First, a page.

An initial diagnosis of this part of the section is that the Legislature in its commitment to exclude discrimination among mankind, found it wise to specify the key grounds for discrimination and then the secondary ones termed analogous grounds. Hence, once a litigant who complains about discrimination establishes that it is based upon a listed ground, discrimination is presumed. Therefore, the one who alleges otherwise, immediately assumes a burden to justify it by showing that it is in the national interest, proportional towards that and least violate rights. And, on the contrary, there is no such a presumption where an analogous ground is relied upon.
 A subsequent analysis of this last and complementary part of the section is that the words, “or other status” denotes that other than the listed main grounds for discrimination, there are other status related standings of persons that can be established to demonstrate discrimination amongst those holding similar position. The direction detailed in National Insurance Company v Bofihla Nkoebe that the proper approach to interpretation of a bill of rights is a purposive and generous one rather than legalistic. In that logic, all the beneficiaries of the loan scheme who at the moment of a change in the political fortunes owed money to the banks that gave them loans, assumed the status of borrowers or debtors for the purpose of their relationship with the banks. This is also their common description. Thus, their classification and the subsequent preferential treatment of those in class A and a non preferential one for those in class B, has a telling effect that there has been a discrimination amongst people of the same status. This is suggestive that the Applicant has also satisfied the alternative ground for discrimination by advancing a comparative ground for the notion.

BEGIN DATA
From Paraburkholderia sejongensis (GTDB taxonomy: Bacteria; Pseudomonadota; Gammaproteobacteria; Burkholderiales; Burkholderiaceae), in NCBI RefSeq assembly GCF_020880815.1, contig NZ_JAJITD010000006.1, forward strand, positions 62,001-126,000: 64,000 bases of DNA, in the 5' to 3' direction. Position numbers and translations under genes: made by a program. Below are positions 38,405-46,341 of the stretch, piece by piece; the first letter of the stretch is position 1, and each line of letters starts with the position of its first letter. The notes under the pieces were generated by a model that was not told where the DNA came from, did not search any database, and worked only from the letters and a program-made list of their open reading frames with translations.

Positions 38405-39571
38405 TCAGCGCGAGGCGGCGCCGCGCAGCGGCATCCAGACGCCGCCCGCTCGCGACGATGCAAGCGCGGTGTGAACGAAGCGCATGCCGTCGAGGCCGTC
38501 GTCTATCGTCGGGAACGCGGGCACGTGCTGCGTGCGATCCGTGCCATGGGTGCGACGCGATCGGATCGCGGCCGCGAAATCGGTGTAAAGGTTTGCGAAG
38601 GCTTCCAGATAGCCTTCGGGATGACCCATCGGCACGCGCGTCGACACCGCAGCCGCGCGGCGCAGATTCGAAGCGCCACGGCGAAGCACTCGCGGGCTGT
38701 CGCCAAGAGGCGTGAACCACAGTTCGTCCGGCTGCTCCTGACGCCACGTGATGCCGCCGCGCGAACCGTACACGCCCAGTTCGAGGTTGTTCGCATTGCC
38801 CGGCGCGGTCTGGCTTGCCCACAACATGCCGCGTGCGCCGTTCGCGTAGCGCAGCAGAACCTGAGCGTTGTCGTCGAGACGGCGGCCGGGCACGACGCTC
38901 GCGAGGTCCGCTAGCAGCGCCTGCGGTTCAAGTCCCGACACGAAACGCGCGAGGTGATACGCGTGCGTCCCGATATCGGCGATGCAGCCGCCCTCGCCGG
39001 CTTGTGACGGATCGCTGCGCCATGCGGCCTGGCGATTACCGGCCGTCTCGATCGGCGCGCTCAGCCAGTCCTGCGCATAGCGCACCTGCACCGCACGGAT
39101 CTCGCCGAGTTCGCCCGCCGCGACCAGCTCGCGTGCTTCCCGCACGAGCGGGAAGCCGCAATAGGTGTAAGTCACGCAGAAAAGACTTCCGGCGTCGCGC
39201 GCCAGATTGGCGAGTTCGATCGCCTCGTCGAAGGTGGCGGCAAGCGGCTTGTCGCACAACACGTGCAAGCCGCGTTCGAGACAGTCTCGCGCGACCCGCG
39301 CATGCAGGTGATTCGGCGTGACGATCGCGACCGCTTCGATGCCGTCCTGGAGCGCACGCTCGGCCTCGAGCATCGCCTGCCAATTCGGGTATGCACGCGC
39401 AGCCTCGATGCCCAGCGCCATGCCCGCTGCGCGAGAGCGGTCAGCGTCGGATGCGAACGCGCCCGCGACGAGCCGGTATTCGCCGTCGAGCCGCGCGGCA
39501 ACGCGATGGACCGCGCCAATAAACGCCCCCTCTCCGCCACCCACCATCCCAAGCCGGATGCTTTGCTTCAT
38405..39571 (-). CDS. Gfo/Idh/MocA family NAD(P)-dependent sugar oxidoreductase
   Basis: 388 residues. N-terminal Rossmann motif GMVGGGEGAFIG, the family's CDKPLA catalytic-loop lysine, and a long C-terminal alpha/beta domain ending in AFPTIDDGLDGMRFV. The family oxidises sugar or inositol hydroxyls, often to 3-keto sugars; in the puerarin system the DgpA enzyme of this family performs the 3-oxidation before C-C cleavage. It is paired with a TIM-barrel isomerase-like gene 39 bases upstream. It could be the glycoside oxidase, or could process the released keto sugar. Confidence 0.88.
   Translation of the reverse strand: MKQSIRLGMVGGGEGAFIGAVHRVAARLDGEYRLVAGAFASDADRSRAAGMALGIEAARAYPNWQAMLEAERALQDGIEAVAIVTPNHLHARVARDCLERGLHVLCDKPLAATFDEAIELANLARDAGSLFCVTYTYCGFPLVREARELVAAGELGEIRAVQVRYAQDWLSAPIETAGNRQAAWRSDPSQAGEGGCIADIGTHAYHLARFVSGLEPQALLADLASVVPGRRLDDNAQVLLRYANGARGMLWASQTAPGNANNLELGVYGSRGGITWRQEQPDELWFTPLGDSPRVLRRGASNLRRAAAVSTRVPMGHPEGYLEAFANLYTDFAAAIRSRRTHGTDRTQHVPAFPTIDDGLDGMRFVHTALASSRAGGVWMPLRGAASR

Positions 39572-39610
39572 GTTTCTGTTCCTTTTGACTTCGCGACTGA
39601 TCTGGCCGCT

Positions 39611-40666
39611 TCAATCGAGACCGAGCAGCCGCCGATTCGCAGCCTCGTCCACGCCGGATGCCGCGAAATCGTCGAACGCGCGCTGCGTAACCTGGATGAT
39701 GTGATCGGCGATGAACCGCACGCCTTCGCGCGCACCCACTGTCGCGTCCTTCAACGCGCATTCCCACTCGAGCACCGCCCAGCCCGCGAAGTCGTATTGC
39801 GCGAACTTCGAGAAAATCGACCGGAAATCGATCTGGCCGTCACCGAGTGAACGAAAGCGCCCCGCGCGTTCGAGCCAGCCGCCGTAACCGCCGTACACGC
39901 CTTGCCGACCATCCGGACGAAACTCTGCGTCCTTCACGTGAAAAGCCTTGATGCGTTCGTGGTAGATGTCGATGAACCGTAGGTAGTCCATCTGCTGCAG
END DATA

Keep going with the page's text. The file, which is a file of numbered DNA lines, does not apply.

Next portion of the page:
The Court understands the Applicant to complain that he has in comparison with others with whom he holds the same status, been adversely discriminated against. This refers to the classification of the borrowers of moneys in accordance with the Government policy and its said consequent decision which overwhelmingly, advantaged their colleagues in class A and strikingly disadvantaged him and others in class B. It is found that there is merit in the charge because within the context of this case, a material description of people in both classes is that they are borrowers of moneys from the concerned banks and subject to similar terms and conditions. This resulted from contracts that each concluded with the individual bank. The Government only features as a guarantor for the payments of the borrowed moneys and must execute that task equally and similarly to all the borrowers. The rest of the status held by each borrower in other spheres of life, would be irrelevant for the purpose of the established relationship between an individual concerned and a bank.